Put about half of the pudding into the baked and cooled pie shell. Slice the bananas (about 1/4 inch thick) and layer into the pie. Add remaining pudding. Top with banana slices. Cover with whipped cream. Sprinkle toasted coconut over the top. Cover and chill.

Serves 8-10

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And, just for fun:

EEK IN-A-PINCH CHEATER VANILLA PUDDING
1 3 ounce package instant vanilla pudding
2 1/2 cups half-and-half
1 1/2 teaspoons vanilla

Dump the instant pudding mix into a large bowl. Bury the box in recycling.
While whisking, slowly add the half-and-half. Continue to stir for about 4 minutes.
Add the vanilla, and stir for another minute.
Cover and chill. Slink off and feel guilty. Then fill the pie, top with whipped cream and serve.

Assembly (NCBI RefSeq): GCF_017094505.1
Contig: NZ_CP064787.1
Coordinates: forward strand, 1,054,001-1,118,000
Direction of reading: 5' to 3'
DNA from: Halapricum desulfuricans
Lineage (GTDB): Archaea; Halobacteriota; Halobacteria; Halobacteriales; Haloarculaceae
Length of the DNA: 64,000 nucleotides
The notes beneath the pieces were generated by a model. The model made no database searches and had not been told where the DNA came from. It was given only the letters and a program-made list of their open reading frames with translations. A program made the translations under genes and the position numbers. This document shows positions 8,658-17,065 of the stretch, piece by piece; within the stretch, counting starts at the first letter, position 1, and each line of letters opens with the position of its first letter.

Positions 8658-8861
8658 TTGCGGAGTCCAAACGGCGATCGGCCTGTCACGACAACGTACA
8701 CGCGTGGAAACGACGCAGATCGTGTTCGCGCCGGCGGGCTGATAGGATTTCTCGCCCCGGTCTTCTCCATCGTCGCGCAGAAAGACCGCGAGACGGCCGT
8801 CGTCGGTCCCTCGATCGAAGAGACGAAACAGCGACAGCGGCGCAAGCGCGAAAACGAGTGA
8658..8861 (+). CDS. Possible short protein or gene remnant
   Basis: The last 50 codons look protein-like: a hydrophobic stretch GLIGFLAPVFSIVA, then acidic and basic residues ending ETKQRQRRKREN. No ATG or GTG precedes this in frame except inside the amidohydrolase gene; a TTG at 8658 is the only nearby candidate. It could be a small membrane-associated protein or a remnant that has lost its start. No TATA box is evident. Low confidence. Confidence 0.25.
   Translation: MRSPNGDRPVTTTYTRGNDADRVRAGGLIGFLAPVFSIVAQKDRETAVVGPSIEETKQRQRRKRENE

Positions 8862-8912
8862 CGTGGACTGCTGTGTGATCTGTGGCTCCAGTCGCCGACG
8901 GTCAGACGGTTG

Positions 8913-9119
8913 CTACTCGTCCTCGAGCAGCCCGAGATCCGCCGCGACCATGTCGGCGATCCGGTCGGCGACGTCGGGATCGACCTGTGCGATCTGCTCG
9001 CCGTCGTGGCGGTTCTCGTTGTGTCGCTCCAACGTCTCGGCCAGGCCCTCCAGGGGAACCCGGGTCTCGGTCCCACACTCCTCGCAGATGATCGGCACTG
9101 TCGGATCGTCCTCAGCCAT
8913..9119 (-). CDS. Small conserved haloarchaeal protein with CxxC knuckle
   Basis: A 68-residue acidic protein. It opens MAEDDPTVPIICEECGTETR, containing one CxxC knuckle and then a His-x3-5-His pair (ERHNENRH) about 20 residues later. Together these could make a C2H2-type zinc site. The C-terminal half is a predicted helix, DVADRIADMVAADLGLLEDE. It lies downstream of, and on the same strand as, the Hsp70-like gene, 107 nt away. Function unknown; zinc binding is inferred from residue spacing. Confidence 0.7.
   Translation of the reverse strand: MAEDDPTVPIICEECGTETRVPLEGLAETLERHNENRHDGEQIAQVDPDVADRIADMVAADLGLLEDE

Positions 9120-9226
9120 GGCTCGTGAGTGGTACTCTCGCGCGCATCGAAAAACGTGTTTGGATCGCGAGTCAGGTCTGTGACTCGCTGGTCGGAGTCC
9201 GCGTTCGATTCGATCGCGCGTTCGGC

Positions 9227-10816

Smile sheepishly when someone asks for the recipe.

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Posted in Desserts, Recipes | 17 Comments »




June 18th, 2013

Some of Dad’s Favorites

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Bittersweet Chocolate Pudding with cocoa dusted whipped cream

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Maple-Mustard Glazed Salmon Steaks, roasted golden cauliflower, Brussels sprouts and sweet onions, scallion-jasmine rice

Always start with chocolate—then work backwards.

That’s my rule, when it comes to making my dad his special Father’s Day lunch. At a spry 87 years, he doesn’t want any thing, but a well-prepared meal capped by a deep dark decadent chocolate dessert insures a happy day for the man.